Skip to main content

Netanyahu’s government neglects scientific education

Judging by budgets and funding, Israel is focused on settlements, not advancing scientific education.
Read in 

Israel lags far behind enlightened, developed nations in terms of its human rights record as an occupying power. On the other hand, its scientific and technological creativity is outstanding and praiseworthy. On April 15, Tel Aviv University announced that its scientists were the first in the world to print a 3D human heart using human cells. Professor Tal Dvir and his team had overcome obstacles to creating individually adapted human organs, a development that could eventually do away with the need for organ donations. Earlier this year, Israel made space history by becoming the seventh country to successfully launch a spacecraft to the moon. Although the long journey ended in a crash landing on April 11, it reflected the impressive technological skills of this tiny Middle Eastern state.

Two days after the Knesset elections, newly reelected Prime Minister Benjamin Netanyahu and his wife Sara entered the control room of Israel Aerospace Industries to watch the moon landing of the Beresheet spacecraft. The ministries of Science and Education had together allocated 9.5 million shekels ($2.64 million) of the total project budget of 350 million shekels ($97 million), with more to come. Netanyahu declared to the dozens of reporters and photographers covering the anticipated landing that he was “seriously considering” investment in the space program. After the crash of Beresheet, the prime minister consoled the disappointed project leaders with a promise that an intact Israeli spacecraft would land on the moon within three years. “This is also a sign for Israel’s boys and girls — where there is a will, there is an unlimited way,” he said.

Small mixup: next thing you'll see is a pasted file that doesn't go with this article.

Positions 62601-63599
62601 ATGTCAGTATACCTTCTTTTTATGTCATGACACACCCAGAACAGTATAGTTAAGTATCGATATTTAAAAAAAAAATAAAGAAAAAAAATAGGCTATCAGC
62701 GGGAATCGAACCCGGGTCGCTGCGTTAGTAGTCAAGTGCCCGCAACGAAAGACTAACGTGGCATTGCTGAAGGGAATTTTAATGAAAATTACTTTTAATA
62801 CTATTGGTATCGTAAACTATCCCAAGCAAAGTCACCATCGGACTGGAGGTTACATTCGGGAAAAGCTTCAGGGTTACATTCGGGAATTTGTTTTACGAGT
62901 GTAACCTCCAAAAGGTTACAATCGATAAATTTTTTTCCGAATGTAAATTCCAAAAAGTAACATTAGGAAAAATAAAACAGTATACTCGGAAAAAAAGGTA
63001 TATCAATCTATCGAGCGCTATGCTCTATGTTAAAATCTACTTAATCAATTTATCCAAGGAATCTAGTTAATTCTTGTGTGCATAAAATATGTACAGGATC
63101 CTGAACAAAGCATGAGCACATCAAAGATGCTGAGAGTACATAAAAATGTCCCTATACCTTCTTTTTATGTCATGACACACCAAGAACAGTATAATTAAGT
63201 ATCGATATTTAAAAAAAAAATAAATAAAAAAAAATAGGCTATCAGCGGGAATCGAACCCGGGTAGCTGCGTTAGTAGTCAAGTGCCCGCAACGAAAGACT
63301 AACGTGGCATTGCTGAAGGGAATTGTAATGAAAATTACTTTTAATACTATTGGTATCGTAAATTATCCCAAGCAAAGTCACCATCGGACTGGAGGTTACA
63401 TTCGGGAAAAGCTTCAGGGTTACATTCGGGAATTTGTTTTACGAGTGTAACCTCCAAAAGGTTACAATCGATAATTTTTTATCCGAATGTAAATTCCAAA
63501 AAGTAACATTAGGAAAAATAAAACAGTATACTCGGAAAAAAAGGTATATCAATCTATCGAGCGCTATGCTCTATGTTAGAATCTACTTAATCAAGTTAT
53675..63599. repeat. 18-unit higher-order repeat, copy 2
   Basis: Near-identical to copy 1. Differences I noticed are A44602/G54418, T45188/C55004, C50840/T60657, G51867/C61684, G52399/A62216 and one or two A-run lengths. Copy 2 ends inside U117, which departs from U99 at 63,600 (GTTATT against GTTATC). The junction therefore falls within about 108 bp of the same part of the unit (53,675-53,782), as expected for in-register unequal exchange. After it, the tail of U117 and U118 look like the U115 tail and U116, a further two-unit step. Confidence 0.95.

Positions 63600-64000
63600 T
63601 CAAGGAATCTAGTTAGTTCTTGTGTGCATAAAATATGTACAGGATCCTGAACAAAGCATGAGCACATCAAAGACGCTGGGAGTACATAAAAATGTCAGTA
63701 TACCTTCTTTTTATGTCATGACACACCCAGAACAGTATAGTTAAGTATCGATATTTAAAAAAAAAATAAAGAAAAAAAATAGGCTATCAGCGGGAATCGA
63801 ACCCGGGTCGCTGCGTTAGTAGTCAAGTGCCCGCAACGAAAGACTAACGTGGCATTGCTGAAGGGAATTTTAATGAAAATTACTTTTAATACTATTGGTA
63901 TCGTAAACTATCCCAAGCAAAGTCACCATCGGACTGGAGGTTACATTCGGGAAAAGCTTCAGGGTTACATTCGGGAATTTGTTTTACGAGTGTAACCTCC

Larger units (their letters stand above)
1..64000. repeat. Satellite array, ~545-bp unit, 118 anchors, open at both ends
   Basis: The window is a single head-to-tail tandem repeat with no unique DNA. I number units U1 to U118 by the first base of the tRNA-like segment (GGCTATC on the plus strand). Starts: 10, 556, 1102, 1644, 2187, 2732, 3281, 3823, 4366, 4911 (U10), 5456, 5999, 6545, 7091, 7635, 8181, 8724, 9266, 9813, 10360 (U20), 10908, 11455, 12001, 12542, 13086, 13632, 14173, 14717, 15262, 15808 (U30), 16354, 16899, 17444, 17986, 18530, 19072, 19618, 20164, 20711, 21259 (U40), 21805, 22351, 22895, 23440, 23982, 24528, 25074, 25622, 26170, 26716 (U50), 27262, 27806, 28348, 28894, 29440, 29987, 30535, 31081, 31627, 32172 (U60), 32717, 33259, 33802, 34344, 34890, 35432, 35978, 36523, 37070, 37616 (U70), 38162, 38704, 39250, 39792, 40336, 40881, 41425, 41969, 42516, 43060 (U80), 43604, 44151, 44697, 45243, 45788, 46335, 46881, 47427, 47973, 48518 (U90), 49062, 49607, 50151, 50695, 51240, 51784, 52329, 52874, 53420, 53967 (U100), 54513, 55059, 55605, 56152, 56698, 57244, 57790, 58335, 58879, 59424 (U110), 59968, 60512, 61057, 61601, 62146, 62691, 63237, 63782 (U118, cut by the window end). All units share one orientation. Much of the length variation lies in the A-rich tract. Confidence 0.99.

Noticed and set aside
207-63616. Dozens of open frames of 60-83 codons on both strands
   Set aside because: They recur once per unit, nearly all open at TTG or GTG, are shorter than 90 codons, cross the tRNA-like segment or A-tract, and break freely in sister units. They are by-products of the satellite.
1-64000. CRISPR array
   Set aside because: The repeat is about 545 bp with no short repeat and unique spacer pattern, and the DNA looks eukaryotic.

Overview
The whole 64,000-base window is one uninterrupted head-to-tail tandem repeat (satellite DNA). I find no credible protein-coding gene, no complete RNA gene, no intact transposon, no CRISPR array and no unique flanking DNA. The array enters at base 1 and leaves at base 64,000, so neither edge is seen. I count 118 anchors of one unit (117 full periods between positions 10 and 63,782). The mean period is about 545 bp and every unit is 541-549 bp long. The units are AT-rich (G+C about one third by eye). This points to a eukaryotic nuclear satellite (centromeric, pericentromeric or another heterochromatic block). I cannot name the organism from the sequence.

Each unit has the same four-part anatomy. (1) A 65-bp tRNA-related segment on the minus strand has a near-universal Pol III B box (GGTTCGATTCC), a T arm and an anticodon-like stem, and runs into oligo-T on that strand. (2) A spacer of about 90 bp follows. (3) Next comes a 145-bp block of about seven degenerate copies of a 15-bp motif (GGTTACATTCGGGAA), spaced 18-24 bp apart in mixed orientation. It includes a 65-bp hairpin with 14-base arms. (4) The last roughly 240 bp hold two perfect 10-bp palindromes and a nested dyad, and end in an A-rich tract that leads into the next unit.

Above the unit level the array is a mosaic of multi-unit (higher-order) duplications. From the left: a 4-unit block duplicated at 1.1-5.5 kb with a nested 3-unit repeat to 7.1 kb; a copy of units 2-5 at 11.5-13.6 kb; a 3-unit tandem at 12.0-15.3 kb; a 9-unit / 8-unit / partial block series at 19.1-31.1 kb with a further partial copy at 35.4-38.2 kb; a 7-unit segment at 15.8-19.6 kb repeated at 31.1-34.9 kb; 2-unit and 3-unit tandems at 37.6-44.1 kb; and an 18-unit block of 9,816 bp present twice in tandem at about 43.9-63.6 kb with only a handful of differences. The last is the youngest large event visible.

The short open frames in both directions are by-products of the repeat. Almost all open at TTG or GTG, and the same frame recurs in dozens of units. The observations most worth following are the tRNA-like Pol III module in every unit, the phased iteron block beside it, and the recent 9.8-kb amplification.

Access the Middle East news and analysis you can trust

Join our community of Middle East readers to experience all of Al-Monitor, including 24/7 news, analyses, memos, reports and newsletters.


Only $100 per year.